They weren't out there by choice, they were there by governmental regulation.

You are quite correct in noting that the Valdez incident was a relatively small spill that occurred close to shoreline. Most of the folks I know were involved in the cleanup operations which followed. Much was learned from the Valdez incident, and over the ensuing years, close-shore responses have been so effective (absent governmental intervention) that you don't hear about them.

I don't carry a grudge, so there is no need for you to apologize for comments related to my mental capacity. You said something, I returned. Enough. I don't agree with "drill,baby,drill" if applied recklessly, so I disagree with the enviro/government push to move drilling far out to sea and a mile or more down. We have resources that can be more readily, more safely, and less expensively tapped - and while I completely favor alternative energy sources, the fact of the matter is that we need reliable sources of oil and natural gas until such time as alternative technologies can mature.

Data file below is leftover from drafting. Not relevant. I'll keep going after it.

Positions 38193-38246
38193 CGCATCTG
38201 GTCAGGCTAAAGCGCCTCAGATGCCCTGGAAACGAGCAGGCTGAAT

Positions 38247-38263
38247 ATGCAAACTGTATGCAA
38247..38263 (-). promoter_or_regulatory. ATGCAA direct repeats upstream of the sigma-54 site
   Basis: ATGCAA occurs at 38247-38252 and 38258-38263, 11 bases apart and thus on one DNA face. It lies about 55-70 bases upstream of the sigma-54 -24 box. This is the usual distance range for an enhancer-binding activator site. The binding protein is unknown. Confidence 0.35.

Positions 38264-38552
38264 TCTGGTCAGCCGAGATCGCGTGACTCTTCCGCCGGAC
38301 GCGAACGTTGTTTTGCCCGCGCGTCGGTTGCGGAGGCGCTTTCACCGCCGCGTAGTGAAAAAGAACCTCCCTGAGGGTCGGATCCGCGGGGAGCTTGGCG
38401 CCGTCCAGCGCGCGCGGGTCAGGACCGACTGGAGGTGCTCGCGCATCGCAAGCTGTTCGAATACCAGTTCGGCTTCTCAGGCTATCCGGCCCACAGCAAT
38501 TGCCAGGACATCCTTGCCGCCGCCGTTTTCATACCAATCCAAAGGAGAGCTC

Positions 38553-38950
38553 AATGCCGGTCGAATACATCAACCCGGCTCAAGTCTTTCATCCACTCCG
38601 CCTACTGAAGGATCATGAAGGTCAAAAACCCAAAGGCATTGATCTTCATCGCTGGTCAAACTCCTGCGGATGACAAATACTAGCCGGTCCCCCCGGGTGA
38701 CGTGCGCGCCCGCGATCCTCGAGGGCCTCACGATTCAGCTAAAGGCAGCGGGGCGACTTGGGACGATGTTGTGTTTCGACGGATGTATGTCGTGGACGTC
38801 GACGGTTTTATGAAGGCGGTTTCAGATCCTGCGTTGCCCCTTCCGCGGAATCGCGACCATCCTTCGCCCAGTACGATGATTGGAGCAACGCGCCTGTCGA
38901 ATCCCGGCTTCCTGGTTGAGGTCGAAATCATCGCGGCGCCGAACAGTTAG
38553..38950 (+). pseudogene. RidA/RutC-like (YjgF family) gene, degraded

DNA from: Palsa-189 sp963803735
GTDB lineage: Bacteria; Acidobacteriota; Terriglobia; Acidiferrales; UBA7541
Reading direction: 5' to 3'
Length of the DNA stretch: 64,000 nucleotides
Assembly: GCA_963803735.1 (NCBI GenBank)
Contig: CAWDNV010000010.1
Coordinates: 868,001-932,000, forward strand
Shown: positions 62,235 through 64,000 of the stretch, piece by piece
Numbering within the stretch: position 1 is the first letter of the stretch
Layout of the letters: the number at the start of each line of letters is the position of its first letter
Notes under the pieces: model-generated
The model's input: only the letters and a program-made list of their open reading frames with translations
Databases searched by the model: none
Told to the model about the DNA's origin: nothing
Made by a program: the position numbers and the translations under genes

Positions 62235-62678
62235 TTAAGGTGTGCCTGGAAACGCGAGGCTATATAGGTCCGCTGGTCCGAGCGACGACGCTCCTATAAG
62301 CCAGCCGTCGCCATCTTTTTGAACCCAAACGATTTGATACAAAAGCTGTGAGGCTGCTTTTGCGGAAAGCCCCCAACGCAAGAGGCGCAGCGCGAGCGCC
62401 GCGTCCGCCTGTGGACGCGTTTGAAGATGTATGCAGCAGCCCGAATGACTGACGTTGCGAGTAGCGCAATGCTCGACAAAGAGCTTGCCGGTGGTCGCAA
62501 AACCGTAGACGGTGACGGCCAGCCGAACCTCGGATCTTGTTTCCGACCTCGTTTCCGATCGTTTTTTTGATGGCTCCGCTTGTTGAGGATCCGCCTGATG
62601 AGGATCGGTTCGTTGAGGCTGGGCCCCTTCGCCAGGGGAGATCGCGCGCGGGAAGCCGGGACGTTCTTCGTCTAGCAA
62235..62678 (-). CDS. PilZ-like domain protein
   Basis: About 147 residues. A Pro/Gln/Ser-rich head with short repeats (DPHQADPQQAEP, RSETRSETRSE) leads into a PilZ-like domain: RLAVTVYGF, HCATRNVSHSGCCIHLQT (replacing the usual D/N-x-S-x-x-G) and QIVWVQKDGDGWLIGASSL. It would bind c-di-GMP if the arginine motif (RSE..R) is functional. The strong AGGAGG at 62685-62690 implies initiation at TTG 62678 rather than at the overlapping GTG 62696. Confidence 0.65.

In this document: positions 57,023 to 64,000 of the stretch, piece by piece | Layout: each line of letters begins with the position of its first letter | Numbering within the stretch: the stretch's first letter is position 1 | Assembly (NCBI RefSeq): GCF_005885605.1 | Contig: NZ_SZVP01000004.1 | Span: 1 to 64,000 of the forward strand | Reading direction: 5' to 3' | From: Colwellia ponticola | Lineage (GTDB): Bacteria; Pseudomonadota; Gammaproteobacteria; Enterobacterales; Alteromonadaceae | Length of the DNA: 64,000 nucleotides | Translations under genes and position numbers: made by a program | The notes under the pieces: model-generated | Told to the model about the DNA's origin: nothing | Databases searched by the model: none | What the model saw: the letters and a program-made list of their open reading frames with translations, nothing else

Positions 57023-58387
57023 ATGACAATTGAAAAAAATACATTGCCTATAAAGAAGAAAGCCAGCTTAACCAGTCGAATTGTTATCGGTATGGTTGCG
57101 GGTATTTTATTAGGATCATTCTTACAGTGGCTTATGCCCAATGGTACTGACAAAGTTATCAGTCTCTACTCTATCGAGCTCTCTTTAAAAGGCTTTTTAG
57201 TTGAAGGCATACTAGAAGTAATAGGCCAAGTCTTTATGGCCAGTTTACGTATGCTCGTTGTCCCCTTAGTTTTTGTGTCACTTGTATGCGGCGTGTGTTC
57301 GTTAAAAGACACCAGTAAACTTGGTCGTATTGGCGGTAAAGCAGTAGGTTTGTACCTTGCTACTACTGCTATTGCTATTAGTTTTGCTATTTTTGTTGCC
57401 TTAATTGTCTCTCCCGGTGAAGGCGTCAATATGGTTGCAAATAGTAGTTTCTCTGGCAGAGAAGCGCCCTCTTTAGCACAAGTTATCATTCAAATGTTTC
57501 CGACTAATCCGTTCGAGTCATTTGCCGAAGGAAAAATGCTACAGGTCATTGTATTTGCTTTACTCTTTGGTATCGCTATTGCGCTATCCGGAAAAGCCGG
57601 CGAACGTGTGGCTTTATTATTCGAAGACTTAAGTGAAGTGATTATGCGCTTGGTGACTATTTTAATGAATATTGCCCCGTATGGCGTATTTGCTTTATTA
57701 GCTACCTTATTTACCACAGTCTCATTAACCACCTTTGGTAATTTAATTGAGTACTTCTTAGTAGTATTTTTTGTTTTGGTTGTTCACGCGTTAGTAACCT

I don't know how old you are, but I remember all the debate about how the Alaska pipeline was going to decimate caribou populations. Oh, yes, the environmeddlists spoke with great certainty. Do you know what happened?

Populations increased. Do you know why?

It's unfortunate that you feel insulted because I note that the federal government interfered with BP's efforts to stem the flow after the blowout, but it happens to be a fact. Their latest effort, which has apparently been partially successful, is what BP wanted to do in the first place. Your feelings, however, don't alter the facts.